This has already been the toughest year in living memory for university students, staff and applicants. And it’s only September.
Universities are having to grapple with huge challenges in responding to the pandemic and preparing for the new academic session but in a context of significant uncertainty and turbulence around domestic and international student recruitment as well as major financial concerns.
There is, unsurprisingly, a great deal of anxiety, not just from university staff, about the start of the new academic year and what the arrival of large numbers of students will mean in terms of trying to minimise the spread of the virus.
The President of NUS, Larissa Kennedy, recently expressed her concerns in the Guardian:
“A real worry is that we cannot trust universities to put student and staff safety first, because they are too preoccupied with their position in the market,” says Kennedy, referring to a recent report by the Independent Sage committee, which recommended that universities should teach online as the default, to avoid spreading the virus.
From planning to delivery
Everyone is worried, rightly, about their safety and that of their friends and colleagues on campus. For all universities the over-riding concern – the single most important priority – remains the health and safety of students, staff, and visitors. All of the preparatory activities are focused on making campuses safe. Yes, following the A level fiasco and given the expected dearth of international students, universities are also seeking to recruit and to fill places but this, even though a vital activity, is secondary to campus safety. Market positioning is pretty far down the priority list.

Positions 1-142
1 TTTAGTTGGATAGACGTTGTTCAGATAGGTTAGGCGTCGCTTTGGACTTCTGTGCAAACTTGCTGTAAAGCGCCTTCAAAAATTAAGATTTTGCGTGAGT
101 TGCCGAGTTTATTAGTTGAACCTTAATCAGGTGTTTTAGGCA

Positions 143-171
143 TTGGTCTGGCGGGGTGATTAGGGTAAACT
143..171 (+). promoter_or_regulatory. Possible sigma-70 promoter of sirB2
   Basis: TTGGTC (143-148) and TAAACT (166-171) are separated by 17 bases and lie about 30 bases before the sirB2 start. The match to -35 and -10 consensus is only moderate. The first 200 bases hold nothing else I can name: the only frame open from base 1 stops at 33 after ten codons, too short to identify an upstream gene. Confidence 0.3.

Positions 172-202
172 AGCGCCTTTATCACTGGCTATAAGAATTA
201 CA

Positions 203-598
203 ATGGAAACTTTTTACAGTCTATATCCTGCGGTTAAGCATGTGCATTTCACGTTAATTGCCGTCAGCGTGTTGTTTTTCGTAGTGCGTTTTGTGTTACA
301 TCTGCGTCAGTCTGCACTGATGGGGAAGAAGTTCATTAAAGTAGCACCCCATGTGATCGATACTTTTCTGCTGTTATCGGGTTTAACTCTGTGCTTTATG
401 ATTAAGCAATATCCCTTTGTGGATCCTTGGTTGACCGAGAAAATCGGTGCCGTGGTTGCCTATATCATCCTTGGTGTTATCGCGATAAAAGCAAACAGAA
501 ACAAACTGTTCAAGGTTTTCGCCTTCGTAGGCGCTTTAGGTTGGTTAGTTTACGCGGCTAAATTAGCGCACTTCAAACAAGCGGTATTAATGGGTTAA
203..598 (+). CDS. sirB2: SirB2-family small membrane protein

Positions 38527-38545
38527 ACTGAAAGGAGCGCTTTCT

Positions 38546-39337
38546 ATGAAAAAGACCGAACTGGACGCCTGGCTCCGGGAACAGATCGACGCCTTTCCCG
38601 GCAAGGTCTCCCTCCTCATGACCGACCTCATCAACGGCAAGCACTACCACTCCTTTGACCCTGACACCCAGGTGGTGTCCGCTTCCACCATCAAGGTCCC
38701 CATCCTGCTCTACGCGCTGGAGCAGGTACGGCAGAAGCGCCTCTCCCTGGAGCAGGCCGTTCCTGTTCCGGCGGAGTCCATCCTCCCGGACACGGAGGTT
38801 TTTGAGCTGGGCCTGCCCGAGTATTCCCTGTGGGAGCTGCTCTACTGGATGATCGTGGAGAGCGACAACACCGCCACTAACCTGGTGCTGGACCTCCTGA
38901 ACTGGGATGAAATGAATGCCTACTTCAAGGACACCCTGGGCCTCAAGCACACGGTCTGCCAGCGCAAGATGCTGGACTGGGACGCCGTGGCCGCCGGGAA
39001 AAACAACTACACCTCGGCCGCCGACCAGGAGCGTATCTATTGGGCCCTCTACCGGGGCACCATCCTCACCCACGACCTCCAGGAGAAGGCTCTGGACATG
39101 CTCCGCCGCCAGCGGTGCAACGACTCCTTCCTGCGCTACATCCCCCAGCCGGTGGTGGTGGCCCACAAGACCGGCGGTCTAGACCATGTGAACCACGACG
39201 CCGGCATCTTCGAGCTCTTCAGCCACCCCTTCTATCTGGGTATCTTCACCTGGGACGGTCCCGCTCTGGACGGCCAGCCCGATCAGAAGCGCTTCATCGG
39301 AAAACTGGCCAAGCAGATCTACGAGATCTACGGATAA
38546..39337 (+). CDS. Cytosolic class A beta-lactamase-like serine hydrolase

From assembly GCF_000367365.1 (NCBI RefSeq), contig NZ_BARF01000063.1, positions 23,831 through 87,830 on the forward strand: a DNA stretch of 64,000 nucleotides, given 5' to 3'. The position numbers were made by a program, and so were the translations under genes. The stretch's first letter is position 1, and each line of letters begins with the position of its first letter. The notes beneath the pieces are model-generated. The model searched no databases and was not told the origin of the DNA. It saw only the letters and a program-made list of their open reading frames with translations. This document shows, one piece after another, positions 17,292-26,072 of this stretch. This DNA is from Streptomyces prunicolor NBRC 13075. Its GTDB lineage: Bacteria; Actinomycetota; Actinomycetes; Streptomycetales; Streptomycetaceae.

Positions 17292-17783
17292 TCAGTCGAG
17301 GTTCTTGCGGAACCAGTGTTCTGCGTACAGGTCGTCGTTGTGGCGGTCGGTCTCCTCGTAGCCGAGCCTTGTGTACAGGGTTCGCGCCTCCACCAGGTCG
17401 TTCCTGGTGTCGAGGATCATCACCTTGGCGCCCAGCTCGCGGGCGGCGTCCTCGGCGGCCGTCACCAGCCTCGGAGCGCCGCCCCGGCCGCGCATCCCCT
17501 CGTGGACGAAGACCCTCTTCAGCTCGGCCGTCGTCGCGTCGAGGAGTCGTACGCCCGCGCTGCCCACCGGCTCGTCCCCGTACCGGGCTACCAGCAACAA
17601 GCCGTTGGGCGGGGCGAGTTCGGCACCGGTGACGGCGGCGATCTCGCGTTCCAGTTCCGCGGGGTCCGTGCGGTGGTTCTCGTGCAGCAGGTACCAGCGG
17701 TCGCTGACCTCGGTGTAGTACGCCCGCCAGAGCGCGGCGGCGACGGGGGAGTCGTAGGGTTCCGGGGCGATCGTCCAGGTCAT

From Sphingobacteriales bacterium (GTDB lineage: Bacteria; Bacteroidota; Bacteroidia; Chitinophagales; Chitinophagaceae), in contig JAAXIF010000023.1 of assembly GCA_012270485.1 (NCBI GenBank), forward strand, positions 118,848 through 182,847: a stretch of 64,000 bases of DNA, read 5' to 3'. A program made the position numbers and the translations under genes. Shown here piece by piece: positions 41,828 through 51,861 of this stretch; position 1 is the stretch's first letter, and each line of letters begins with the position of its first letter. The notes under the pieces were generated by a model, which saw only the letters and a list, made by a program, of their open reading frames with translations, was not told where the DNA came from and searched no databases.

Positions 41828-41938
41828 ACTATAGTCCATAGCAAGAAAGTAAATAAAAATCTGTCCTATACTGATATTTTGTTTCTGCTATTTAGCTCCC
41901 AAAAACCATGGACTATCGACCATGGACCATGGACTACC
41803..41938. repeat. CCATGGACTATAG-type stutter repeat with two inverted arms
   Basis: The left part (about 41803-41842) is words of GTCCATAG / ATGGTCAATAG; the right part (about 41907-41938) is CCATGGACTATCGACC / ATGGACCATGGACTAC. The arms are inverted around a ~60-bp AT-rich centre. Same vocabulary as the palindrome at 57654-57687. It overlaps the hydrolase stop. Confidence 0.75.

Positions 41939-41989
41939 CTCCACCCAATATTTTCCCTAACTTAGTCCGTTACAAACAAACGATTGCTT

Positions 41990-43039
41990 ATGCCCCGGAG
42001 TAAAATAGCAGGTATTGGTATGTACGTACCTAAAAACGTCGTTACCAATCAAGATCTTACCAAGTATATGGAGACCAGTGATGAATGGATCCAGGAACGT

Everything that universities are doing now, taking account of all of the guidance and direction from government and others, but going beyond all of these in many respects, is totally concerned with how best to ensure a start of session which is safe and secure for all. Whilst it is not that hard to pick holes in some parts of the guidance and say that it doesn’t go far enough and to anticipate the many challenges which will inevitably arise, universities have plans for dealing and responding to the issues which arise. But at some point planning has to turn into delivery.
Some have proposed that universities should not re-open but deliver almost all teaching online. This though ignores the fact that universities have not actually closed since lockdown. Many students who were unable to travel home for whatever reason or did not have anywhere else they were able to go remained in student halls on campus and some research, particularly into Covid-19 and potential vaccines, continued on campus – as did core estates functions, security, IT, animal welfare services etc. And, of course, many staff have continued to work and teach remotely.
Further re-opening then is what is actually being undertaken and, whilst there will inevitably be some who have to self-isolate for periods and there may have to be localised lockdowns, the suggestion that this just makes everything too difficult and that we should “save everyone the bother” and return to where we were in late March, is just wrong.